Thermal tolerance and metabolic physiology among redband trout populations in south-eastern Oregon

Document Details:

Title: Thermal tolerance and metabolic physiology among redband trout populations in south-eastern Oregon
Category: Academic Article
File: Rodnick-et-al_2004_0345_Thermal-tolerances-redband-trout.pdf
Updated Date: 20.06.2017
Author(s)/Source(s): K. J. Rodnick, A. K. Gamerl, K. R. Lizars, M.T. Bennett, R. N. Rausch, E. R. Keeley
Publication Date: 2004
Focal Topic: Redband Trout, Water Temperature
Location: United States

Streamside measurements of critical thermal maxima (Tcrit), swimming performance (Ucrit), and routine (Rr) and maximum (Rmax) metabolic rates were performed on three populations of genetically distinct redband trout Oncorhynchus mykiss in the high-desert region of south-eastern Oregon. The Tcrit values (29401 C) for small (40–140 g) redband trout fromthe three streams, and large (400–1400 g) redband trout at Bridge Creek were not different, and were comparable to published values for other salmonids. At high water temperatures (24–28 C), large fish incurred higher metabolic costs and were more thermally sensitive than small fish. Ucrit (3601 LF s1), Rr (20013 mg O2 kg0830 h1) and metabolic power (53322 mg O2 kg0882 h1) were not significantly different between populations of small redband trout at 24 C. Rmax and metabolic power, however, were higher than previous measurements for rainbow trout at these temperatures. Fish from Bridge Creek had a 30% lower minimum total cost of transport (Cmin), exhibited a lower refusal rate, and had smaller hearts than fish at 12-mile or Rock Creeks. In contrast, no differences in Ucrit or metabolism were observed between the two size classes of redband trout, although Cmin was significantly lower for large fish at all swimming speeds. Biochemical analyses revealed that fish from 12-mile Creek, which had the highest refusal rate (36%), were moderately hyperkalemic and had substantially lower circulating levels of free fatty acids, triglycerides and albumin. Aerobic and anaerobic enzyme activities in axial white muscle, however, were not different between populations, and morphological features were similar.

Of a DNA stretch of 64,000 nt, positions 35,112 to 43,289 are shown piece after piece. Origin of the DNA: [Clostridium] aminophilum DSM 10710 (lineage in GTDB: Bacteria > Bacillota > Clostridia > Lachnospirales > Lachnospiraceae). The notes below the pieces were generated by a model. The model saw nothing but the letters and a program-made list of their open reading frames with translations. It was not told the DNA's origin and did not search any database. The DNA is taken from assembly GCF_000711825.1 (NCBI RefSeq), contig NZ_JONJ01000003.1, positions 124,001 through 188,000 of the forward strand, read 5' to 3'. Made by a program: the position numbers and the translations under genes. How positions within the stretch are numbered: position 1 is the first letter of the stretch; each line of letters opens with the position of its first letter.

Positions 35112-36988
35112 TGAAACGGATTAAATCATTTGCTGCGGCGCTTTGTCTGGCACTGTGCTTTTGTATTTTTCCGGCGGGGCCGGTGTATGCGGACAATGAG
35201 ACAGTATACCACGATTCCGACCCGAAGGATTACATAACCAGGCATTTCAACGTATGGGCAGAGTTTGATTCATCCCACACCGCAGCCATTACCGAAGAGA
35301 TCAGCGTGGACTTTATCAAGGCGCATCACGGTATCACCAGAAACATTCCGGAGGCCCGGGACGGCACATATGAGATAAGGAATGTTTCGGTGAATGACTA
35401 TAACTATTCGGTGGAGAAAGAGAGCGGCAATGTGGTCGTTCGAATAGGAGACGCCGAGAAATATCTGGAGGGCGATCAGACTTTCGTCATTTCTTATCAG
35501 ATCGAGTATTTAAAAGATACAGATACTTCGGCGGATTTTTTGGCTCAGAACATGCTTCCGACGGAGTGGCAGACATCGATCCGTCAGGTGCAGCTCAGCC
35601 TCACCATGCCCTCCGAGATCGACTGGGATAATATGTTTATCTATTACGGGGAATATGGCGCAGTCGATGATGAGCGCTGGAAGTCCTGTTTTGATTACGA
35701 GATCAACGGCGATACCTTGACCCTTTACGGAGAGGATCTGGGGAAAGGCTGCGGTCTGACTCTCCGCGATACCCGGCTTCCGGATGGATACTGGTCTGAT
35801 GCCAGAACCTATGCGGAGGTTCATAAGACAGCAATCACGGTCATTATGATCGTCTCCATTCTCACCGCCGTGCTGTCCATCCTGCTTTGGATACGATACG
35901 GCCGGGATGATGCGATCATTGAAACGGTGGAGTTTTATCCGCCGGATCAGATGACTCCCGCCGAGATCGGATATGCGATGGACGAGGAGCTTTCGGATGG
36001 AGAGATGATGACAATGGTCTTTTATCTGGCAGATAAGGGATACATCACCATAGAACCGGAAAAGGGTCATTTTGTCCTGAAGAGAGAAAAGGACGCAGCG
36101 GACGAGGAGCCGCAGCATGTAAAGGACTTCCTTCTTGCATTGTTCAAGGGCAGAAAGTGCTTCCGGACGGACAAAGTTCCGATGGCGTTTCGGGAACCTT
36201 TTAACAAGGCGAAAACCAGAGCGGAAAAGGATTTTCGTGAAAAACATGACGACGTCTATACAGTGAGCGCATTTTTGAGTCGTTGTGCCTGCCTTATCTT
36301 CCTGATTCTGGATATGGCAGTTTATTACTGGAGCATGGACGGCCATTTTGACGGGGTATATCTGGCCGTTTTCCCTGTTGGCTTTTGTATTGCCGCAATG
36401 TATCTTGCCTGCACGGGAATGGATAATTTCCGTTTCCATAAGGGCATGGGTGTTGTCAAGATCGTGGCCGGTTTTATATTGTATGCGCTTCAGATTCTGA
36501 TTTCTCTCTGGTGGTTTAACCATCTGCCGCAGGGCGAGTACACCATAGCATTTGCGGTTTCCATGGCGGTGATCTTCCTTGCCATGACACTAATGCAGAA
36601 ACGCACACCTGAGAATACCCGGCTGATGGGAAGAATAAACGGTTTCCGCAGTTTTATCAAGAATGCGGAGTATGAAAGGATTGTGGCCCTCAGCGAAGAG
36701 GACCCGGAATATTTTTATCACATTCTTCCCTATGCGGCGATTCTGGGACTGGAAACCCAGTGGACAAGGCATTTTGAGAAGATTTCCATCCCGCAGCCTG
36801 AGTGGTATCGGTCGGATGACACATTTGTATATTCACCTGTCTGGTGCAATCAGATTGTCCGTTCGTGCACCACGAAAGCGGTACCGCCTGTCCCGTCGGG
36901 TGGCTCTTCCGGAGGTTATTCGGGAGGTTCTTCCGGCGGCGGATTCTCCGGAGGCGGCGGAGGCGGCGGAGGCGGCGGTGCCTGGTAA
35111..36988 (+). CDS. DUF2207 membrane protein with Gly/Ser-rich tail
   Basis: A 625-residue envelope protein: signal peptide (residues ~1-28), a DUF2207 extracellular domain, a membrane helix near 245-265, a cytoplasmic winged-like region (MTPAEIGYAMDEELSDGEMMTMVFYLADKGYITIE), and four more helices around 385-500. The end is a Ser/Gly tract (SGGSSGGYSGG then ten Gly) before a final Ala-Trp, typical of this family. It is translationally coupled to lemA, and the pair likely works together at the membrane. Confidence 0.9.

Keyword Tags:
Redband trout, Thermal and Metabolic Physiology, Morphology, Water Temperature